Death/Scent is Nuri’s passion project exploring the role of scent in burial practices around the world. Starting in 2016, the site examines the cultural importance of olfaction and rituals, the materials used, and the science of putrefaction, as well as the taboos and myths around olfaction and death.
Top Articles on Death/Scent
The Chemistry of Death and Desire
Disasters, Mysteries, and Perfume: Unearthing the Philistines
The Fragrance of the Soul: Olfaction & Death in Ancient Egyptian Religion
Bottling Ghosts: Can & Should We Try to Capture the Scent of Our Dead Loved Ones?
Odour is often overlooked in its role in everyday life, let alone in ritual. Most people only acknowledge their olfactory senses when something unpleasant wafts their way. Though the sense of smell can affect mood, perception, and memory more so than any other sense, it tends to be the last thing we think about. The same is true when it comes to fragrance in art and ritual.
Scent as an art form or used in multisensory experiences tends to be viewed with modern eyes as camp; think Smell-O-Ramas or Scratch-N-Sniff. That, however, has not always been the case. Fragrance has been used in ritual and life-cycle events since time immemorial, specifically for its near magical abilities to recall memories and create emotions. For Catholics, one swing of the thurible, wafting sacred smoke can take them back to a moment in childhood when faith was absolute and dazzling. A touch of sage, citrus, and patchouli can turn the strip mall yoga studio next to a fried chicken restaurant into a holy ashram. Stumble across a bottle of your grandmother’s Youth Dew while preparing her home for an estate sale and try not to cry. Her home, clothes, and photos will not hold her essence as well as that little bow-waisted bottle.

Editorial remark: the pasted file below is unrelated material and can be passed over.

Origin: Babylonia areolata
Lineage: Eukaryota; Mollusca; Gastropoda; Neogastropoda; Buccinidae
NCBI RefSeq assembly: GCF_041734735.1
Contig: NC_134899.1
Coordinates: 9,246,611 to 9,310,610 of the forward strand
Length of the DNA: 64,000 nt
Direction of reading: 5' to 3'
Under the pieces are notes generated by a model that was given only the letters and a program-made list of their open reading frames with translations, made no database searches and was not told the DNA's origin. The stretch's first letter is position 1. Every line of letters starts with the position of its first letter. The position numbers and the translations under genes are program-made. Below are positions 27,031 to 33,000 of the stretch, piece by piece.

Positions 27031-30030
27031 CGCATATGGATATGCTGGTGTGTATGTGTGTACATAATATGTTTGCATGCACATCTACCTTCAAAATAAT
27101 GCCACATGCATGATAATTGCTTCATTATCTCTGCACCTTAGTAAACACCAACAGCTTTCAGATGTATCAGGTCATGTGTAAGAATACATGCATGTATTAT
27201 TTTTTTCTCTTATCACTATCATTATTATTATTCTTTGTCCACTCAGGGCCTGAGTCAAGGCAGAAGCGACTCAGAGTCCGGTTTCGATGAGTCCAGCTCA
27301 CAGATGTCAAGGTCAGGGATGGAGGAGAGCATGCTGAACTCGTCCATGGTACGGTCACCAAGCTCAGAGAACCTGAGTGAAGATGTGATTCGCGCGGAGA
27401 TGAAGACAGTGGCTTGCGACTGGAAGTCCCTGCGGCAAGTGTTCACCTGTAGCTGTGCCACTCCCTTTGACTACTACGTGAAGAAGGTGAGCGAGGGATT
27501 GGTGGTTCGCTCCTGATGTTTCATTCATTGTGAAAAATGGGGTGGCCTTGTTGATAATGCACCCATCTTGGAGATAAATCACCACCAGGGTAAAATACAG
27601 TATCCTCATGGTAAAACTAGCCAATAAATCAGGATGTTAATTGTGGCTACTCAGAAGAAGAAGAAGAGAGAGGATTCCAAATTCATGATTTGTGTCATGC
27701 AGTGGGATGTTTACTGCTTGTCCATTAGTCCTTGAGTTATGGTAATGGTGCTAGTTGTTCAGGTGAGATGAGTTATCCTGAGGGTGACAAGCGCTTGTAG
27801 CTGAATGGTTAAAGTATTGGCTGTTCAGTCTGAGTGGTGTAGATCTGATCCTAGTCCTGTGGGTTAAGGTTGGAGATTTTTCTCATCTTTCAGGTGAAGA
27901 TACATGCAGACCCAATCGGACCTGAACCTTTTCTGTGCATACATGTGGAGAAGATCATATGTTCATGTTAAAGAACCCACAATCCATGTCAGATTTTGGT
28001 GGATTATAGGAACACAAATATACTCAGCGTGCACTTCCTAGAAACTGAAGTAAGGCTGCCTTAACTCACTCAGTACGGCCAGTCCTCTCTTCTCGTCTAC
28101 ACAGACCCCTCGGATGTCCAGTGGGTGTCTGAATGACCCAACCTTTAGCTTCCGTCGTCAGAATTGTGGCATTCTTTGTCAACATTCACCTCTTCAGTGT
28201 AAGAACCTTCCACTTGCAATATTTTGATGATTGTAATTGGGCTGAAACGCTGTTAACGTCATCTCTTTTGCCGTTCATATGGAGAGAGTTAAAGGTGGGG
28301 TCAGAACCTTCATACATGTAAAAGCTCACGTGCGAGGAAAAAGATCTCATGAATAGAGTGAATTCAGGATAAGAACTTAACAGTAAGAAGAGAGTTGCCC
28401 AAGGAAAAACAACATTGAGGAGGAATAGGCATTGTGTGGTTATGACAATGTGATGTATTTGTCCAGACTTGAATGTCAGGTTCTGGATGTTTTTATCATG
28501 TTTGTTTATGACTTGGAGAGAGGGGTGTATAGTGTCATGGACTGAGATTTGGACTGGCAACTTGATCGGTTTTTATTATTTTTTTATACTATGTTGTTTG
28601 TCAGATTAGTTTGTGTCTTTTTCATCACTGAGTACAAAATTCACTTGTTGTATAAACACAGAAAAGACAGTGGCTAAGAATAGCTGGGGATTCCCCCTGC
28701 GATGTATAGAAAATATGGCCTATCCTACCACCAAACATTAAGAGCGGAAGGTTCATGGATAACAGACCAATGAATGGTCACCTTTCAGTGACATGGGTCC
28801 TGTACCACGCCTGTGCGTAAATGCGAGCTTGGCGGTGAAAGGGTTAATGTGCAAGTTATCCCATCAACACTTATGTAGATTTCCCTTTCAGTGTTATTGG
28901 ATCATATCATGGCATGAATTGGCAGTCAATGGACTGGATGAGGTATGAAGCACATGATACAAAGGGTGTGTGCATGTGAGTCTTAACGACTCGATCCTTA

Fragrant materials are used in funeral practices around the world and in almost every time period from Neanderthals to the present. It is often assumed that fragrance serves solely as a mask for the scent of death. While that may be true in some cases, it is far more complicated. Modern funeral homes do not throw a log of pre-made cookie dough into a toaster before a viewing to cover the smell of death. They do it to create an atmosphere of comfort and intimacy through scent. Aromatics are important cultural artefacts that can tell us a great deal about what a culture values and how they see the world.